When We Talk About ELLs We are Talking About the Entire Family
English Language Learners (ELLs) are the fastest growing population in the U.S. public education system. According to the National Education Association, there are about 10 million ELLs enrolled in U.S. public schools. By 2025, it is estimated that one out of every four students in U.S. public schools will be an ELL. Research indicates that students with involved parents and family are more likely to achieve greater academic success, as well as literacy and language skills.
In the recent past when researchers and educators talked about ELLs, they mainly focused on parental involvement and how involvement benefited both parents and children. Currently, when researchers and educators talk about ELLs, they also incorporate the entire family and how their involvement as a family unit benefit all individuals involved. However, getting ELL parents and families involved in the academic endeavors and day-to-day schooling of their children can be challenging. Here are some tips that teachers can use to help ELL families feel comfortable communicating within the school setting and encourage ELL families to see the benefit of involvement.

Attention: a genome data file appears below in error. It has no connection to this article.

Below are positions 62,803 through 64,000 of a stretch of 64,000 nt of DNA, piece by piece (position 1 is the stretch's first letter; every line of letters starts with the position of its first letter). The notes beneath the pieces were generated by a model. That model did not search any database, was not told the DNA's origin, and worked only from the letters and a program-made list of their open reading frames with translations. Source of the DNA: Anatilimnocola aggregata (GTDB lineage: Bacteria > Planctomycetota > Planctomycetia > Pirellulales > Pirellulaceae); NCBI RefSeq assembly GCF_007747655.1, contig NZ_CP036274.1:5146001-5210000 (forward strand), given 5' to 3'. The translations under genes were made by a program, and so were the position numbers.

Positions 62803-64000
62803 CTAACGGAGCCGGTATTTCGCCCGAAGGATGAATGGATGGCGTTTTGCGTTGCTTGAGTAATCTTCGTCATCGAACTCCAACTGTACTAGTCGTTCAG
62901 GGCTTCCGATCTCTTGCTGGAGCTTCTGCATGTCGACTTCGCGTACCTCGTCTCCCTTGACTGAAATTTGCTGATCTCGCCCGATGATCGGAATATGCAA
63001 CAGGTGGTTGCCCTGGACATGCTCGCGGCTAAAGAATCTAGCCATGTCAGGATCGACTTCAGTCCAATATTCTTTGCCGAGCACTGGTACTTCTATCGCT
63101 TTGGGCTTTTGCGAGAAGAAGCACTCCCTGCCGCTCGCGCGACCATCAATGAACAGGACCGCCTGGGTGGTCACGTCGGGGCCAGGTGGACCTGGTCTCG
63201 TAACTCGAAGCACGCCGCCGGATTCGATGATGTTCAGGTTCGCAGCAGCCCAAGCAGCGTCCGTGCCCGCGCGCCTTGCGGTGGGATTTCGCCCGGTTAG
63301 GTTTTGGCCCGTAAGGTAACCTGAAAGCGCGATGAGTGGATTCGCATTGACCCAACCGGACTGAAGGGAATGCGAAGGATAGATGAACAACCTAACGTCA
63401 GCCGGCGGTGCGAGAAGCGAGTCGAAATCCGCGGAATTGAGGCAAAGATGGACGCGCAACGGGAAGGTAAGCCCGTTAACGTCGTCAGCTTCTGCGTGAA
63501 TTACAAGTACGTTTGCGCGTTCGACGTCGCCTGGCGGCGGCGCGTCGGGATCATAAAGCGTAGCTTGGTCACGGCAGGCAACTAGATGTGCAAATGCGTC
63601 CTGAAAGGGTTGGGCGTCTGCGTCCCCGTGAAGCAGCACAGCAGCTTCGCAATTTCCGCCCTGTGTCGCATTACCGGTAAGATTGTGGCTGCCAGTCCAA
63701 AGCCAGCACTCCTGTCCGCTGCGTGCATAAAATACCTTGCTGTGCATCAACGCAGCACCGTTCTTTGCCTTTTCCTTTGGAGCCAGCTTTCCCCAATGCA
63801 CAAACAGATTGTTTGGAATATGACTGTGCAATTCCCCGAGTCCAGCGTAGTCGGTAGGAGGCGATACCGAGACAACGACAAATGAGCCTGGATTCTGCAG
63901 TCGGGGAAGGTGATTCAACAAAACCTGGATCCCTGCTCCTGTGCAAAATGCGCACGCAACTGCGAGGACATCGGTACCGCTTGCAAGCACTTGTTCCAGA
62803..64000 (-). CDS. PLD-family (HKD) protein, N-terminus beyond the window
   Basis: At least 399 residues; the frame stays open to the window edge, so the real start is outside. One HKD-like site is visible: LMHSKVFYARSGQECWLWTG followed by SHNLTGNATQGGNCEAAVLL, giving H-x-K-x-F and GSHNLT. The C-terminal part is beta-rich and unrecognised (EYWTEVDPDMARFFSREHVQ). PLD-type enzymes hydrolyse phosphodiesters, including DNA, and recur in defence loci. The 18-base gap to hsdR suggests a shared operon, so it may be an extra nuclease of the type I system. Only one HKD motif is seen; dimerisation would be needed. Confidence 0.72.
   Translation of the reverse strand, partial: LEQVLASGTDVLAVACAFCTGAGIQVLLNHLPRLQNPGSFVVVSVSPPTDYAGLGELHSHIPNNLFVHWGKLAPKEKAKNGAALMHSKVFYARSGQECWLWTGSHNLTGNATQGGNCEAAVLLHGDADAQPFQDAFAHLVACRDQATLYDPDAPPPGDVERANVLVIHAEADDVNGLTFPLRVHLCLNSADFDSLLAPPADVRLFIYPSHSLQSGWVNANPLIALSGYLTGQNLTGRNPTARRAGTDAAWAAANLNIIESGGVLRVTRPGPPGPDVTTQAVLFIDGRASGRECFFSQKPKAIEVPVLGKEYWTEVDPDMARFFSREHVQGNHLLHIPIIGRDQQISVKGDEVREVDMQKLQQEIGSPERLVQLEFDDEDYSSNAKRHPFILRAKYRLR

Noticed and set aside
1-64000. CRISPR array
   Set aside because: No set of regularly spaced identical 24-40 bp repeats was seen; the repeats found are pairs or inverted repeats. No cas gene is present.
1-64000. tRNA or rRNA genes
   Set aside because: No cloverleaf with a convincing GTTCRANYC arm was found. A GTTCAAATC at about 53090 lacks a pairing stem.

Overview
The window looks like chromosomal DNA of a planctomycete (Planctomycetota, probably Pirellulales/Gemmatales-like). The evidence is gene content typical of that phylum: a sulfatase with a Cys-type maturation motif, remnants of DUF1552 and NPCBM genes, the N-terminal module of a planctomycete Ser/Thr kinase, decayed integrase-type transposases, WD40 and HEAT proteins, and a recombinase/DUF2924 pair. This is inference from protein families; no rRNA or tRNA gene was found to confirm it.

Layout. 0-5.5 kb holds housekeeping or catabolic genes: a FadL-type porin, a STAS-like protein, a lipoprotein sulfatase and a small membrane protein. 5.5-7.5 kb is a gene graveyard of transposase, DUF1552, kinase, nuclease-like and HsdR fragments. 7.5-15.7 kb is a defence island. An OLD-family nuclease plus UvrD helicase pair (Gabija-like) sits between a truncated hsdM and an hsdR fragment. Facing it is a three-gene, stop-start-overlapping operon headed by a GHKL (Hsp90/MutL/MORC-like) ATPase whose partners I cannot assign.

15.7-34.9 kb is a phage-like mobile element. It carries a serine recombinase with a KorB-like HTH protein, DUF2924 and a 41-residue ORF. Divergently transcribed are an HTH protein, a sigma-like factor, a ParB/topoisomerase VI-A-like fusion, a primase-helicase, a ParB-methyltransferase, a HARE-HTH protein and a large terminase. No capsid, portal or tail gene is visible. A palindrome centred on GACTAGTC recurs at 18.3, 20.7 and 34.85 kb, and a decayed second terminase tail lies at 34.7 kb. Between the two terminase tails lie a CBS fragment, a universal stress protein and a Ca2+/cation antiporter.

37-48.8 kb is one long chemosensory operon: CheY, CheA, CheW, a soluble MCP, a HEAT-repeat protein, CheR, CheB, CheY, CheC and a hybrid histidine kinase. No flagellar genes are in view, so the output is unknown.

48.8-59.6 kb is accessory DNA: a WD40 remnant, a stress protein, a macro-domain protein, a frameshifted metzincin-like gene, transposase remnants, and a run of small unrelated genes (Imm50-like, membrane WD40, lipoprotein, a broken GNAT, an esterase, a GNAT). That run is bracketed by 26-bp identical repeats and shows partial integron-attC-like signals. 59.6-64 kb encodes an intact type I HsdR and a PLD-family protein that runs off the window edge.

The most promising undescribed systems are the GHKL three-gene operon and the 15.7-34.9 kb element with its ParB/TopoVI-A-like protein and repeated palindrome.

Research Students’ Families
Teachers should conduct research regarding their students’ families. During the first week of school, teachers should read over student intake forms to determine the nationalities, language skills, educational history, and home language. Teachers can also send out questionnaires to ask parents which language they prefer communications to be translated to, so that they can better understand the messages being communicated.
Host a Family Event
Teachers can consult with school administrators to host a family event. Teachers can encourage the whole family to come to the event. Schools can create a comfortable environment that the whole family will enjoy. For example, schools can host a game night or a family breakfast. Another great idea would be to host a pot-luck style dinner in which families can share food from their own nationality or culture.
Teachers should communicate directly with parents and family members. It is important to call them on the phone and let them know how their student is doing. Communicating via writing can be confusing sometimes. The meaning and tone can be misinterpreted. Hearing someone speak allows families to understand the message being conveyed. Also, by speaking directly to parents and family members, teachers can make sure that parents and family members understand all aspects of the conversation.
Encourage Home Language Use
Teachers can encourage parents and families to use their home language whenever they can. Research demonstrates that children will experience major cognitive, social, and academic benefits by learning more than one language. Teachers can suggest to parents and family members to speak to their children in both languages, as well as read bilingual books with their children. Organizations such as the Latino Literacy Project suggest that reading bilingual books gives both parents and students great literacy and language skills. The exchange between parent and family members with students serves as a way to learn and become involved in the students’ academic success.